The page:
Jesus has been going around, from town to town, wreaking miracles.
Do you have any idea what we’re doing right now?
Some of us are hearing this sermon in the sanctuary of our church building. We are together in one place—carefully and healthily distanced… wearing masks… but still, together—invoking God and uttering prayers, eating at their table, asking to be made into living testaments of their saving power.
Some of us are hearing this sermon by watching the video or listening to the podcast. We’re spread out. We’re hearing this sermon at different times and in different places. But still… we’re invoking God and uttering prayers, eating at their table, and asking to be made into living testaments of their saving power.
And that is not a light thing. That is a deeply dangerous thing. We’re mixing up dynamite to kill a Sunday morning. We’re setting off M-80s unsupervised in the woods. This worship… this church… this following Christ… is not a nice safe respectable middle-class activity. It is wild and dangerous and full of grace.
It could change the world. It could change us.
Jesus has been going around, from town to town, wreaking miracles. And now he’s back in Capernaum. This is where he met Simon. This is where he healed Simon’s mother-in-law. The place where he called Simon to follow him was just… over there.
And Jesus and Simon and Andrew and James and John have been traveling through the cities of Galilee and Judea. Jesus has been curing people with leprosy, and making paralyzed men stand and walk, and telling men with withered hands to stretch out their arms. He has been teaching people and accepting disciples and appointing apostles. And word has gotten around.
So when he comes back to Capernaum, these elders come up to him—these leaders in the Jewish community—and they tell him:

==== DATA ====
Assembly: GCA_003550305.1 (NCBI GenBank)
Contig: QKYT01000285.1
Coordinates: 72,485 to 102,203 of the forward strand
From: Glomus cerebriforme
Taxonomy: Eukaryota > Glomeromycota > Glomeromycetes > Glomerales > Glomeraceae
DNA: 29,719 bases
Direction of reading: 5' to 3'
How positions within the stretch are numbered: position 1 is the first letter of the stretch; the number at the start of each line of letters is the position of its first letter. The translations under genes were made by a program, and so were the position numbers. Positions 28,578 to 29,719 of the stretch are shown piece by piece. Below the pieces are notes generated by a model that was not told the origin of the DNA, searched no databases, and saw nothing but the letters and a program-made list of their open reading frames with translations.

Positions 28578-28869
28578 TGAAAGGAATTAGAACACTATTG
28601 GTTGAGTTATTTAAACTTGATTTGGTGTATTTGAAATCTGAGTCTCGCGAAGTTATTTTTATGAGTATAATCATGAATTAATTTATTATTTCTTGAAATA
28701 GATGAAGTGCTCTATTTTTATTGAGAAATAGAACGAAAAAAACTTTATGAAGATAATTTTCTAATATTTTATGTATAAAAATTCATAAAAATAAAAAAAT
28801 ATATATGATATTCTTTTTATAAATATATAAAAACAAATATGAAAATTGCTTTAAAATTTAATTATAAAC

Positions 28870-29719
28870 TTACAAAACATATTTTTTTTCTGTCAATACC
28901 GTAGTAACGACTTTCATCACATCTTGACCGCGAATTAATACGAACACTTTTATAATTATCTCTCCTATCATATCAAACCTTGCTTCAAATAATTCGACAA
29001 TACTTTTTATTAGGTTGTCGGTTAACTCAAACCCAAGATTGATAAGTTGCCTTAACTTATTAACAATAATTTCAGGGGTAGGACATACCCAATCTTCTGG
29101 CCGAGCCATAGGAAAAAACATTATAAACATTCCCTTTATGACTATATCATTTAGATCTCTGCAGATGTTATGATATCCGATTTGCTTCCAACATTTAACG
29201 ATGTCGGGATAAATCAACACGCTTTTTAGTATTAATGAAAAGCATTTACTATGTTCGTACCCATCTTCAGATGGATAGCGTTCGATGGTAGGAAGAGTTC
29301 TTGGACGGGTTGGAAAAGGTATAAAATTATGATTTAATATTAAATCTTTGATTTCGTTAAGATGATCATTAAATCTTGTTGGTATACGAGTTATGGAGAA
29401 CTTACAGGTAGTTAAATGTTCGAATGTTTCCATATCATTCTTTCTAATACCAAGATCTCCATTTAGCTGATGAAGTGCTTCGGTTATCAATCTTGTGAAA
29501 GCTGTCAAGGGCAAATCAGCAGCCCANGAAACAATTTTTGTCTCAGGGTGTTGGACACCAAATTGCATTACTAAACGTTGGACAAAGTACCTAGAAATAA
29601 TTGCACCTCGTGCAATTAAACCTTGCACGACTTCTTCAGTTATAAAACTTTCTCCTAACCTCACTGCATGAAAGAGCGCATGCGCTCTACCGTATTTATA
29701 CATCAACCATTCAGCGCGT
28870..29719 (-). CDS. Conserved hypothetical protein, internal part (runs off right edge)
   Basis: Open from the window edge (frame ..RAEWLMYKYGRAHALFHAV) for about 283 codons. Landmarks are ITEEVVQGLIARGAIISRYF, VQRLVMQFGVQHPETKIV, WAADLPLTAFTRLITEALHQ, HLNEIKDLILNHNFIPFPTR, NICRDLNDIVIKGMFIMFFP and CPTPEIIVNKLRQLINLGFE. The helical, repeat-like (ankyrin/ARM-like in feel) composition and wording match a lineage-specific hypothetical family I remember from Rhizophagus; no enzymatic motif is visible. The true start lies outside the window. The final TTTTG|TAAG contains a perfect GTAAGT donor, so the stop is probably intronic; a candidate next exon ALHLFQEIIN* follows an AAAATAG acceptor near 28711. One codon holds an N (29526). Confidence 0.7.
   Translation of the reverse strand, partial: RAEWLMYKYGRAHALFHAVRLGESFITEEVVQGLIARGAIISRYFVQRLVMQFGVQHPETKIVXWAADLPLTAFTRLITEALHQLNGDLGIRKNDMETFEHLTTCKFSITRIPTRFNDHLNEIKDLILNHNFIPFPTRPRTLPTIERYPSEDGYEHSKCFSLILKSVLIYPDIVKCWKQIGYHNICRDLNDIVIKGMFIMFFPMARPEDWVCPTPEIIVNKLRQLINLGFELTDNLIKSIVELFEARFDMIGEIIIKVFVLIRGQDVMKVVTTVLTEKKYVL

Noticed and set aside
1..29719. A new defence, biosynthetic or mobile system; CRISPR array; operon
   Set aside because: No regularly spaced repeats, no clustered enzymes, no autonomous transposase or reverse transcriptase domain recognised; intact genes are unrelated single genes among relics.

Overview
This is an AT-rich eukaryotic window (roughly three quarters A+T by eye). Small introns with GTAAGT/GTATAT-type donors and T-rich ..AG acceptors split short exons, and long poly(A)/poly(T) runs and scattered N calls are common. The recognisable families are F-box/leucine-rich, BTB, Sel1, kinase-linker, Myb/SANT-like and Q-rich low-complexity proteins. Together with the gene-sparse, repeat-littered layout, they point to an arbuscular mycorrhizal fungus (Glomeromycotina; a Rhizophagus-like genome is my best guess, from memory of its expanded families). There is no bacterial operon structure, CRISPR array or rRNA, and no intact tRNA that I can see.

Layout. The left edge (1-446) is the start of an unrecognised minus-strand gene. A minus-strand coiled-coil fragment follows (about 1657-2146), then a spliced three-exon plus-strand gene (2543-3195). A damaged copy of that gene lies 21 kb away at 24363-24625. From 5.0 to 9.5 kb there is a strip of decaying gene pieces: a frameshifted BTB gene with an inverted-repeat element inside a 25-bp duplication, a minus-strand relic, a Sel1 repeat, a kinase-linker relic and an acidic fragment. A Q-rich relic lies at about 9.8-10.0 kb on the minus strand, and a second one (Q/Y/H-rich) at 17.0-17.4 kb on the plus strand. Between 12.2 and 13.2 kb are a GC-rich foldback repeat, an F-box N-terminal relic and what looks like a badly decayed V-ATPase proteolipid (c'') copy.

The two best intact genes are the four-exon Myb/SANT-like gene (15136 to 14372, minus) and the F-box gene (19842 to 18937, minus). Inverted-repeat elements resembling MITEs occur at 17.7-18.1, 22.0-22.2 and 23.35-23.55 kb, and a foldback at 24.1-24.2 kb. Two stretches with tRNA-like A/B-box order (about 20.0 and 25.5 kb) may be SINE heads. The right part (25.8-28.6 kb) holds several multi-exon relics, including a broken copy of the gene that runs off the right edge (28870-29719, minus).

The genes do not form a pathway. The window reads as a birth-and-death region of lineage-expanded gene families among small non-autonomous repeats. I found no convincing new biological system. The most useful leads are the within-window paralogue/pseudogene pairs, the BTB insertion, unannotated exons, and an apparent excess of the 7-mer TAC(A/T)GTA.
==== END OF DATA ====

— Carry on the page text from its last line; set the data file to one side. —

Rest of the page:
There’s this centurion who lives in town and he has this slave who he really cares about. And we know, he’s a centurion. He’s a commander in the army that is occupying our land in the name of the Roman Empire. But he’s not a bad guy. He loves our people. He built our synagogue. And he asked us to come to you. And we thought… well… we’ve heard what you’ve done… would you help?
And Jesus says yes. And Jesus goes with them. Jesus walks through the streets of this little fishing village toward the centurion’s house.
And I don’t know what Jesus is thinking. I don’t know what he’s expecting. But I imagine that he thinks he’ll get to the house, and he’ll meet the slave, and he’ll say something like, “now be made clean,” or “stand up and walk,” or “stretch out your hand.” And the miracle will happen. And the people will be amazed. And he’ll give a little lesson.
But as he gets close to the centurion’s house, some people come out to see him, and they tell him:
Look. He knows how these things work. He has people who tell him what to do. He tells other people what to do. If he tells a soldier to go there, they go there. If he tells a solider to come here, they come here. So, y’know, you don’t have to, like, come into the house. Just give the order and it will be done.
And Jesus is amazed. It says that, right there in the Bible. Jesus is amazed. He’s been going to synagogues. He’s been talking to people who have read the Torah, who have heard the words of the prophets, who know the stories of miracles from long ago. And it is this centurion who has the faith to say, “You don’t have to come all the way here. Just give the order and it will be done.”
And he doesn’t say a word. But he gives the order. And he walks away. And when the others get back to the centurion’s house, the slave is fine.
Jesus has been going around, from town to town, wreaking miracles. And the thing about all of those miracles is that we never hear what happens next.